Tuesday, May 18, 2010

Sound Signage

This snap was posted in the media recently and my partner giggled and suggested I should post it in the room where I teach my yoga classes.  I figure this is the next best thing! 

I've blogged about this before, but when I first began taking yoga classes, chanting used to make me extremely uncomfortable.  It sounded so cult-y and just weirded me out!  Now I have come to enjoy that camp-fire spirit, and how the act of singing or chanting in unison brings people together.

That is, of course, in the ideal setting.  Then there are those other times...  The times when you, leading the chant, fail to hit the right key, falter and croak... The times when that one person in the front row seems to think that the louder they scream "OM" the better...  There are the times when everyone in the room picks a different key, and it sounds like you are all participating in a giant cacophony rather than a symphony of voices!

But then, there are the moments when it seems that everyone in the room is on the same wavelength... When the chant is neither too quiet nor too loud, when voices meld perfectly until you are not even sure which one is yours, and you lose yourself in the unity of sound.

Maybe some pointed signage would help to encourage those harmonious moments?  What do you think?  ;)


  1. I sometimes wonder how many people have ever been given any pointers on how to chant "Om" or any other Sanskrit-y words. Sounding out A-U-M, where to place the vowel in the mouth, the external shape of the mouth and how to pace the use of your breath.

    I suspect that if you've never been given any help with pronunciation, then people are just picking it up as they go, and going off how it sounds to them.

    For sure, chanting can sound so lovely when everyone is tuned into the same vibe. That's why I love kirtan!

    I'm still organising where I'm going to start teaching yoga but when I do, I will be including a few little tips on Sanskrit pronunciation in class. :)

  2. @Svasti - you think that would help more than my sign?! ;) Yes, I totally agree, it can all seem very daunting at first. I like to emphasize WHY we chant and that it's not a religious commitment to open your mouth and say Om!

    @Babs - :D

  3. Nicely put! I love the melodiousness and timeless sensation chanting can result in. And the sweet knowledge that you're a part of the whole :).

  4. That sign is classic! Thanks for sharing!

    I was in a class the other day where someone towards the front overwhelmed the rest of the room with very loud Oms. I was trying not to judge or be annoyed, but it was so distracting - I just wanted it to end.

  5. @Juliana - Yes, it can be so wonderful when it goes well...

    but @Tiffany - so awful when it doesn't...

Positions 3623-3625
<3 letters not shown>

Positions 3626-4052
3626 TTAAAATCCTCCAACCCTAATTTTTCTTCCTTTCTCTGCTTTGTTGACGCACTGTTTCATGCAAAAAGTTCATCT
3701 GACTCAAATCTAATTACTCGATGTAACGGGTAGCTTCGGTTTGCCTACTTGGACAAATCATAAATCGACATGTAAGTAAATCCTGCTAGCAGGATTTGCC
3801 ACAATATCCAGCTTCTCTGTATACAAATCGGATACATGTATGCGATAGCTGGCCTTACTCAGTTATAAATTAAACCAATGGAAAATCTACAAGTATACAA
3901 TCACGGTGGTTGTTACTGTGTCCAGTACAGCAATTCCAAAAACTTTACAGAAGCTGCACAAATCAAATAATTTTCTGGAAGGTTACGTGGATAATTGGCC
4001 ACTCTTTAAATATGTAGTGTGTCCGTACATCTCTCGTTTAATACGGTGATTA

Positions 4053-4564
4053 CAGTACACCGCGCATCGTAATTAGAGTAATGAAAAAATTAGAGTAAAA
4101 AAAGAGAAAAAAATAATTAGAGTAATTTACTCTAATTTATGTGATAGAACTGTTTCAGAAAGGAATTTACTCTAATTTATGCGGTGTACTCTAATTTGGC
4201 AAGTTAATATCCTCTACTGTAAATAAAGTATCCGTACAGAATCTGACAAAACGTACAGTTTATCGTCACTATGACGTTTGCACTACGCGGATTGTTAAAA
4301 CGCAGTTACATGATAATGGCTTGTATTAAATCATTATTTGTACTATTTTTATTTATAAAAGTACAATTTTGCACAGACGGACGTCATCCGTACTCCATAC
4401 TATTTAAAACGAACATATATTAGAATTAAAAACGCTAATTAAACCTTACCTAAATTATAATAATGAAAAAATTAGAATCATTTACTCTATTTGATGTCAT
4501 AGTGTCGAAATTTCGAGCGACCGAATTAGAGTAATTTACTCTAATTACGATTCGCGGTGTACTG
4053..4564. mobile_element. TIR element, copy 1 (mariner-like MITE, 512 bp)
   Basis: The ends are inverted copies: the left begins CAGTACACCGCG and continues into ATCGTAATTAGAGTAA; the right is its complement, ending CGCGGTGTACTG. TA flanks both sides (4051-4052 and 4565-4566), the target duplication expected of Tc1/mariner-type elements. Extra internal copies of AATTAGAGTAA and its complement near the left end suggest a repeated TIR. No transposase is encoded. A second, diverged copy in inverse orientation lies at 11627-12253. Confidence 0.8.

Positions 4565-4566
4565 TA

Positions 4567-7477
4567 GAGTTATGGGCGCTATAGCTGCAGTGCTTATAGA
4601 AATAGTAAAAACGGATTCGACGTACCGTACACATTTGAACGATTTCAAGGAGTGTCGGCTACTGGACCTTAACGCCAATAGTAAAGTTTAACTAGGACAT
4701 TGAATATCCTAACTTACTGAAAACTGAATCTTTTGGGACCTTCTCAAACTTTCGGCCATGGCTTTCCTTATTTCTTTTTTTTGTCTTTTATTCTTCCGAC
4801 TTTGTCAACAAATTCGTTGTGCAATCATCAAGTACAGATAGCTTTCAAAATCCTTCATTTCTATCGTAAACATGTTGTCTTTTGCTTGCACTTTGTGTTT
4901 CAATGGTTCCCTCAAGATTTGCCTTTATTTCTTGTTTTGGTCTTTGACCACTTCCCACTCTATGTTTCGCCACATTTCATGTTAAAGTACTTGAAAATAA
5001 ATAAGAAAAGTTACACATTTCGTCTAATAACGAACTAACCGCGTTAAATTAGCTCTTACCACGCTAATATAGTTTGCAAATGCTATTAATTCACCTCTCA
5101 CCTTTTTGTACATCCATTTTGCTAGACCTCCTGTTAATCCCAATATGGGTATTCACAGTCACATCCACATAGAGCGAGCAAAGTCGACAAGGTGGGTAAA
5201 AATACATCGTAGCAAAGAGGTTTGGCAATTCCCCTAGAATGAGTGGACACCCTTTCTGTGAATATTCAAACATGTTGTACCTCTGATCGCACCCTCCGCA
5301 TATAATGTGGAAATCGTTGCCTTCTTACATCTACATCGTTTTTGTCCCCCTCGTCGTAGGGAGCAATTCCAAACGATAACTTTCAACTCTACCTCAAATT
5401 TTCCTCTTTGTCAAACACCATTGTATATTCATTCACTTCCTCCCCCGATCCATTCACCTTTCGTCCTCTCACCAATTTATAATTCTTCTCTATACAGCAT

Maybe instructions really are the key?

  6. Oh man, there's always one person who has to be the loudest. Why is this? OMing is not a competitive sport! :P

  7. sometimes, when the yoga classes are a bit too heavy on the yogini and not enough on the yogi... it's a bit... shrieky. high pitched. baritones and tenors help smooth it out. another good reason for diversity in the yoga class!

  8. We don't touch much on spirituality in my classes, so I suspect just about any chanting we would do would be confused noise. But I know what you mean when everyone hits the right note and you totally get the sense of a "universal vibration."

    I love the sign's tone of polite scolding...

  9. Since I teach through a hospital and two universities, I don't chant in my classes. But, I love it when I take a class and there is chanting. When its at the right tone and harmonious, its so lovely and inspirational! And, yes, the sign is very funny ;-)

  10. @YifY - Yes!! What IS with that? I love the passion, but not the volume...

    @Emma - I know, it just doesn't sound the same without the bass. ;)

    @Brenda - You should give it a go and then post about it lol! Maybe you should print out the sign first and have a little chat like Svasti suggests...

    @Heather - I can imagine this would be a tough crowd... Maybe worth a discussion though, to open those young minds to new experiences? ;)

    I never used to chant but once I started I got loads of positive feedback. I never oblige people to participate but judging from voices (I keep my eyes closed) I reckon about 90% of the students join in nowadays.

  11. yep I was totally weirded out my first few "ohms". as a singer- not really an issue for me to stay "on key" except when the actual teacher is completely off. that makes it tricky- like having men try to ohm on a tone that is too high...

    i think svasti is completely on the right track. if you give people a bit of guidance as to "why" we ohm and how to think about chanting, it makes more sense and is less "wonky". :)

    Now, I ADORE ohms.